The caltrain was late. Delayed is the better definition. Above the crowd on the train platform, a sign scrolled messages “60 to 90 minutes delayed”. Fatality, it said, fatality. And all around me, fellow passengers scrolled through their phone, talking to headless voices, or stroking messages to a very important person.
The chill was strong tonight. I curled my fingers underneath my cream-colored prana jacket, feeling the fleece and the wool. Other people moaned about the delays. I texted all the people I was supposed to have texted in the last week—arranged a dinner this week, got in touch with a friend who was traveling, informed a colleague that the train was late, and message Chris about my plight. I wanted to let my fingers to dance across the keyboard of my laptop, to let ideas pour out into my nanowrimo project. But instead, I stood there, shivering.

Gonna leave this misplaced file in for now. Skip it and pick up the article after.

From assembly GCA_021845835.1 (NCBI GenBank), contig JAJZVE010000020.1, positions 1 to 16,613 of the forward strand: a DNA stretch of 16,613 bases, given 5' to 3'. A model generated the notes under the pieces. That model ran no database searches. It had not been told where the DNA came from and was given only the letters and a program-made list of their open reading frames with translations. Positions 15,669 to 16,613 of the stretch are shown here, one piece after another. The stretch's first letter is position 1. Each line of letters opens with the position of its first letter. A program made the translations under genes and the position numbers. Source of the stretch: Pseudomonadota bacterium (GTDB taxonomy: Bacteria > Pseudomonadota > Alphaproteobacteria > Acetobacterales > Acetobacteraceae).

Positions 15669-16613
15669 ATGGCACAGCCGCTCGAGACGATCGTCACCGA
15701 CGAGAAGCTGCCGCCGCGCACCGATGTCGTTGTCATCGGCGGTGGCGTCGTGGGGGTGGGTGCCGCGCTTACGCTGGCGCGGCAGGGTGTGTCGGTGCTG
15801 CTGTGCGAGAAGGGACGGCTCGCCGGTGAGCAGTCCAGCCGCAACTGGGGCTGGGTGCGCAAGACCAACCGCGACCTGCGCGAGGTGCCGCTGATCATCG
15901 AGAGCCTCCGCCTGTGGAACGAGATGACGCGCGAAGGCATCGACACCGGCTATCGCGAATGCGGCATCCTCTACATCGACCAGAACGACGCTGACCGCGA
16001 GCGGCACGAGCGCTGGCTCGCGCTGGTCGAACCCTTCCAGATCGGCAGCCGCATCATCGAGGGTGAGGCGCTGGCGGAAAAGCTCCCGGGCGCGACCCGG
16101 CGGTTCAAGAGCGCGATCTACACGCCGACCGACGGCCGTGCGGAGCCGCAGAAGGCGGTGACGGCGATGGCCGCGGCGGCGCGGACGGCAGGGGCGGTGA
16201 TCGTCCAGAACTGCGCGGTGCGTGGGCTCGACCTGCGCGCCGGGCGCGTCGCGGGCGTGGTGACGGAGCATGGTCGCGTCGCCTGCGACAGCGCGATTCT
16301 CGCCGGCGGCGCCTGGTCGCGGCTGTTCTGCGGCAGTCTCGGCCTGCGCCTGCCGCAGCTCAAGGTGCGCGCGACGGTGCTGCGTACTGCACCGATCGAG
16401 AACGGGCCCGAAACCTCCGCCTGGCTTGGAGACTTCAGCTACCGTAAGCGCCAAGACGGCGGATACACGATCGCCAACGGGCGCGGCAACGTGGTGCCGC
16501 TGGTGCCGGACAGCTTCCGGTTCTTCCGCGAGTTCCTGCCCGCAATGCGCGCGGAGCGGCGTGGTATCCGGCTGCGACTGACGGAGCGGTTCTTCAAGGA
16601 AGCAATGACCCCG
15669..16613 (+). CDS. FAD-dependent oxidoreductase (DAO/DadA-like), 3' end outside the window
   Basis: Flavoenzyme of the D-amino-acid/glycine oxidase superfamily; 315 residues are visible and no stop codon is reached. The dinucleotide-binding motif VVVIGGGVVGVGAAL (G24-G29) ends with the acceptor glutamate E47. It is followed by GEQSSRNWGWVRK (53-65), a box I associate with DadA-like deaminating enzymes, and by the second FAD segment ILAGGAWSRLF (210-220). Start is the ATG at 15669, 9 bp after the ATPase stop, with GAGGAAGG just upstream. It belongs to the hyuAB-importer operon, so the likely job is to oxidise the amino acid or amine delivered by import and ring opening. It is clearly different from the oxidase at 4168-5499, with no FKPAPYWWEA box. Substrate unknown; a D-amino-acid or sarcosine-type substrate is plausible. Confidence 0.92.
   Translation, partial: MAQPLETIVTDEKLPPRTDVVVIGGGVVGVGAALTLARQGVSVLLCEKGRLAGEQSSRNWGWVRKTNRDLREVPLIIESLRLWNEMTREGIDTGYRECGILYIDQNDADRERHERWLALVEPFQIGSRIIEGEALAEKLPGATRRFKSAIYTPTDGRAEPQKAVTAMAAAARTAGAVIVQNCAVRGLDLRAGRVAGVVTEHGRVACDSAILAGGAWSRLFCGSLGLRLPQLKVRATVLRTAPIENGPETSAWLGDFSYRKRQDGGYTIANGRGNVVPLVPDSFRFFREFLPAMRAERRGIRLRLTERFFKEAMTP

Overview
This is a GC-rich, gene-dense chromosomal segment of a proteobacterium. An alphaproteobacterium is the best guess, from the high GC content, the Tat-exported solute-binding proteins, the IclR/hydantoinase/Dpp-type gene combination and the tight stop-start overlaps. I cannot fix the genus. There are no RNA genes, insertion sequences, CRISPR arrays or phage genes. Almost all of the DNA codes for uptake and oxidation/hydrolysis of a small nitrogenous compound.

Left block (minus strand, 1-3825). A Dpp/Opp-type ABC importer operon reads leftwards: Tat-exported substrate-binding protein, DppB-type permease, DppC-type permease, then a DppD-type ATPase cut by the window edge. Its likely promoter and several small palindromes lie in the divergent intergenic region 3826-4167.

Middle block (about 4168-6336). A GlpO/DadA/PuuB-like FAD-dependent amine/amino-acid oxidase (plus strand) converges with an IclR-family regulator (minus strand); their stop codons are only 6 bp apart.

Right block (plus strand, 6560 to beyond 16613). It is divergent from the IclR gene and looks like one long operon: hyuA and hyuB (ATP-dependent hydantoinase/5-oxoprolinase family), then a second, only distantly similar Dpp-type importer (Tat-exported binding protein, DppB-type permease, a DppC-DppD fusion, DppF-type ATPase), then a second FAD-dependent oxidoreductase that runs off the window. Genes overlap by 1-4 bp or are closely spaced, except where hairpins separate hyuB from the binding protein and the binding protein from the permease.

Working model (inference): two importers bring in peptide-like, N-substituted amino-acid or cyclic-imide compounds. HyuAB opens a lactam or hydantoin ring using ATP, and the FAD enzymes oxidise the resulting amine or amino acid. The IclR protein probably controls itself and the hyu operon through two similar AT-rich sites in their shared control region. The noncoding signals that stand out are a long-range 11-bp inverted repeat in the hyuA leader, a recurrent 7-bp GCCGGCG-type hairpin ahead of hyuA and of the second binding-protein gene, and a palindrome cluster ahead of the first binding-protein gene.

I recognized a friend and called him over. I learned about his plan for Belize and the regret that he had for waiting. After 30 minutes of waiting, he suggested Uber to Millbrae. But I shook my head, gesturing to my bike and thinking of the $50+ it would take me to get to the city. “I am okay, standing here,” I said.
“I am going to go,” he said.
And so I waited for 90 more minutes until I ran into another colleague. “You wasted an hour,” he said.
“But what would I have done if I got home?” I said. “Probably just screwed around.”